Acoustic Neuroma

An acoustic neuroma is a benign tumor that develops on the nerve that connects the ear to the brain

An acoustic neuroma is a benign tumor that develops on the nerve that connects the ear to the brain. The tumor usually grows slowly. As it grows, it presses against the hearing and balance nerves. At first, you may have no symptoms or mild symptoms. They can include

  • Loss of hearing on one side
  • Ringing in ears
  • Dizziness and balance problems

The tumor can also eventually cause numbness or paralysis of the face. If it grows large enough, it can press against the brain, becoming life-threatening.

Acoustic neuroma can be difficult to diagnose, because the symptoms are similar to those of middle ear problems. Ear exams, hearing tests, and scans can show if you have it.

If the tumor stays small, you may only need to have it checked regularly. If you do need treatment, surgery and radiation are options.

If the tumors affect both hearing nerves, it is often because of a genetic disorder called neurofibromatosis.

  • Unilateral Hearing Loss (on one side only) - This can sometimes occur suddenly (sudden hearing loss), but it generally can be very gradual, over months or years. In most acoustic neuroma patients, the loss is more pronounced in the higher frequencies. Unilateral hearing loss is usually the first symptom that leads to discovery of this benign brain tumor.
  • Tinnitus (ringing or buzzing in the ears) - Most AN patients do have tinnitus both before and after treatment. Not all patients with tinnitus have a brain tumor.
  • Feeling of fullness in the ears - Acoustic neuroma patients sometimes complain of a feeling that their ear is plugged or "full.”
  • Balance problems, vertigo - Acoustic neuroma patients often experience balance issues before diagnosis. It can occur very gradually and may go unnoticed as the body has many compensating mechanisms.
  • Headaches - Acoustic neuroma patients sometimes recall, after diagnosis, that they had unexplained headaches.
  • Facial pain, numbness, paralysis - Acoustic neuromas are usually discovered before they cause facial symptoms. However, if they are large or impacting one of the facial nerves, they can cause numbness, tingling or even facial paralysis.
  • Observation
  • Microsurgical Removal
  • Radiation: ("radiosurgery" or "radiotherapy")

Choosing the best treatment is a decision that must be made by both the patient and the physician after careful review of the size of the tumor, the location of it, the patient's age and physical health.  An open discussion should be encouraged about symptoms such as headaches, hearing loss, dizziness and facial numbness and the experience and treatment philosophy of the physicians involved in the patient’s care.  ANA recommends treatment from a medical team with substantial acoustic neuroma experience.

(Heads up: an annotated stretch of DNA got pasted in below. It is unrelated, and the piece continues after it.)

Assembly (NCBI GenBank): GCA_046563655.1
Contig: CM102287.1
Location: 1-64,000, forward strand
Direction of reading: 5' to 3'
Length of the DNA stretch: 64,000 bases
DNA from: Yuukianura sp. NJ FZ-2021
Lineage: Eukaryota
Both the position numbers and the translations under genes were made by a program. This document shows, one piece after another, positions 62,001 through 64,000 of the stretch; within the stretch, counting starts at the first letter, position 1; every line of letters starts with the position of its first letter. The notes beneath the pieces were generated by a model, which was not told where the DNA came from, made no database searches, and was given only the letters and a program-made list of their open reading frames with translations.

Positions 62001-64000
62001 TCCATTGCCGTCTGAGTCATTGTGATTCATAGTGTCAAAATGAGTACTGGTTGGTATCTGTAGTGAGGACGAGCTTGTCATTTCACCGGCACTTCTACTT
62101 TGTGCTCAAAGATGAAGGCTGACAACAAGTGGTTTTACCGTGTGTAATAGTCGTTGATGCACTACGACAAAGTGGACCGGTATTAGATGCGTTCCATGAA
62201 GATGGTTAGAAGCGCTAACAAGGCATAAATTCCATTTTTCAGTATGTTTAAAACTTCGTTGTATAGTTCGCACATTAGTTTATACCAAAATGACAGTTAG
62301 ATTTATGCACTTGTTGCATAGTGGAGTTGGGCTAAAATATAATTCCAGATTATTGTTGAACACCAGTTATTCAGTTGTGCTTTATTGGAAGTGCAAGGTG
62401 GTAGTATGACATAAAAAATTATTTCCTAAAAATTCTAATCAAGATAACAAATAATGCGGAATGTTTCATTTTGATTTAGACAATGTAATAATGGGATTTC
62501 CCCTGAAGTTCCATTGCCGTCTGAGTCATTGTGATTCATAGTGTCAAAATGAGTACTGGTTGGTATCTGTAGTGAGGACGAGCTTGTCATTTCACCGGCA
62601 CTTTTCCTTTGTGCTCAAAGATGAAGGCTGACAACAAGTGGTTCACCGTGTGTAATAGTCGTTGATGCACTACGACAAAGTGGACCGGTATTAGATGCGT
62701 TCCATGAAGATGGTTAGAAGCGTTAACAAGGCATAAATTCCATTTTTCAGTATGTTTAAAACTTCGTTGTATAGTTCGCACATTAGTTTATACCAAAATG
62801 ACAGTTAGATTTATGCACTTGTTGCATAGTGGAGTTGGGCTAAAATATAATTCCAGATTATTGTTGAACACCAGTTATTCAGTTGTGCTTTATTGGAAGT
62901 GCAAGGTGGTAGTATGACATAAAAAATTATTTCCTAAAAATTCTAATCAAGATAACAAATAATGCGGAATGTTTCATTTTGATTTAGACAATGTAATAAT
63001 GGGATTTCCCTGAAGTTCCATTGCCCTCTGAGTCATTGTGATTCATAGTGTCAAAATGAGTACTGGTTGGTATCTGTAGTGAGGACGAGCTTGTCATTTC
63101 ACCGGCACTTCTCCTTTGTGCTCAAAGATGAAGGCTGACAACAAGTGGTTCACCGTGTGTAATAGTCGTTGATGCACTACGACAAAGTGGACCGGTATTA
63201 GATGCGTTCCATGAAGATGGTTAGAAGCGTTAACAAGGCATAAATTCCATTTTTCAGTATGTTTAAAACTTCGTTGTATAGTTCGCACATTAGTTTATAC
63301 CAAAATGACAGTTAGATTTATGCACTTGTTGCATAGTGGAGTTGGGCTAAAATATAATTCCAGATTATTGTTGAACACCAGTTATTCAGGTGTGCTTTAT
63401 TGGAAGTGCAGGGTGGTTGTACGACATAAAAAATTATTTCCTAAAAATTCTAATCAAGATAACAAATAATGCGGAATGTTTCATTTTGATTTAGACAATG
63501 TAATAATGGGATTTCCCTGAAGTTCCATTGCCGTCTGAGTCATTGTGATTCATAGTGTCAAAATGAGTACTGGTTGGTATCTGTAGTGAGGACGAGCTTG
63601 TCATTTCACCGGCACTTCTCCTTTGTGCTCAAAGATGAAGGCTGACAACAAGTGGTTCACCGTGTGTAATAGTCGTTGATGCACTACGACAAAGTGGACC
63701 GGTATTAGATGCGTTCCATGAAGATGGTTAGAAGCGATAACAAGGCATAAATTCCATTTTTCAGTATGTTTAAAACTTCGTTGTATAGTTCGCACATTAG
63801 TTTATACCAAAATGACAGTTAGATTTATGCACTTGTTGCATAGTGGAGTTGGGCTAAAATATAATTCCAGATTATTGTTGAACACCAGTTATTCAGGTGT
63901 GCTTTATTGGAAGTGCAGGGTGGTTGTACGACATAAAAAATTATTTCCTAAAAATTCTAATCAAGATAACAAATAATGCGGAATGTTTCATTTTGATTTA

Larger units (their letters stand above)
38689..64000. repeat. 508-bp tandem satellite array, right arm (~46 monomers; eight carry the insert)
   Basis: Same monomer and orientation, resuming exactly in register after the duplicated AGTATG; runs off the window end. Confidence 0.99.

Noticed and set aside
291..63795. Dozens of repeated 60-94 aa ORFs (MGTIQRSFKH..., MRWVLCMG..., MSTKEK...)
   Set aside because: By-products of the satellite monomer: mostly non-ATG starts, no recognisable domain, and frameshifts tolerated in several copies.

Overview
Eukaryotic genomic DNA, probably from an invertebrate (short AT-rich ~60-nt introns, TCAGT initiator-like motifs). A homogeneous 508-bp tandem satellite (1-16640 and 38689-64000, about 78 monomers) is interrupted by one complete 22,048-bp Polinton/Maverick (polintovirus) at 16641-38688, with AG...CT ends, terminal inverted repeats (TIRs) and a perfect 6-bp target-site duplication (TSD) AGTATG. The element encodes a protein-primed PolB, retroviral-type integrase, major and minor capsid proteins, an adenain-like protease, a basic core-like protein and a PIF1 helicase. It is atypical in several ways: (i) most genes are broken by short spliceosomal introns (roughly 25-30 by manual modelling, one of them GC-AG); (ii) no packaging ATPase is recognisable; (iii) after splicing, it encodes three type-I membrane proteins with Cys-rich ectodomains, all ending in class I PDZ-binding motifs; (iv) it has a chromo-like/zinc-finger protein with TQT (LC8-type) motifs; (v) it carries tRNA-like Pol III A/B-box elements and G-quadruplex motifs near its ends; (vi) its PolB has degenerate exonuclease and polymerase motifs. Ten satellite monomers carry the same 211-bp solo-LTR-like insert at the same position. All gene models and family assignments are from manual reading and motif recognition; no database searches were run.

Surgical removal of an acoustic neuroma is a complex and delicate process. In general, the smaller the tumor at the time of surgery, the fewer the complications. The hospital stay after microsurgery is getting shorter, generally three to five days on average, with approximately four to six to twelve weeks suggested for recovery.  Longer stays may be necessary for patients with large tumors.  Patients routinely spend at least one night after surgery in the intensive care unit for close monitoring. The time after surgery can be filled with days or perhaps weeks of new sensations. There is usually head discomfort and fatigue. Some patients may experience emotional lows after major surgery, and those lows are believed to be a part of the natural healing process.  Some patients require a period of either outpatient or inpatient rehabilitation for balance issues.  Other potential postoperative complications (which are discussed preoperatively between patient and surgeon) may prolong hospitalization.

Even when tumor removal has been accomplished, there is a small chance of tumor recurrence. Therefore, a follow-up MRI after tumor removal should be performed within one to five years.

There are few acute side effects following SRS or FSR.  Hearing loss, if it is going to occur, usually happens several weeks or months after treatment and can continue to progress.  In radiosurgery patients, tumor cell growth is not arrested immediately. Some tumor cells die in a matter of weeks, but others do so more gradually, generally 6 to 18 months after treatment. While this treatment usually arrests the growth of the tumor and some tumors will shrink in size, the tumor does not disappear. Follow-up scans are important because some tumors will continue to grow after this treatment or at some time in the future. It is not possible to determine which tumors will continue to grow larger after radiation. Therefore, periodic MRIs are necessary throughout life.

It is helpful to remain active after treatment, since this is the best way to combat the dizziness. Often the expertise of a qualified physical therapist can advance recovery.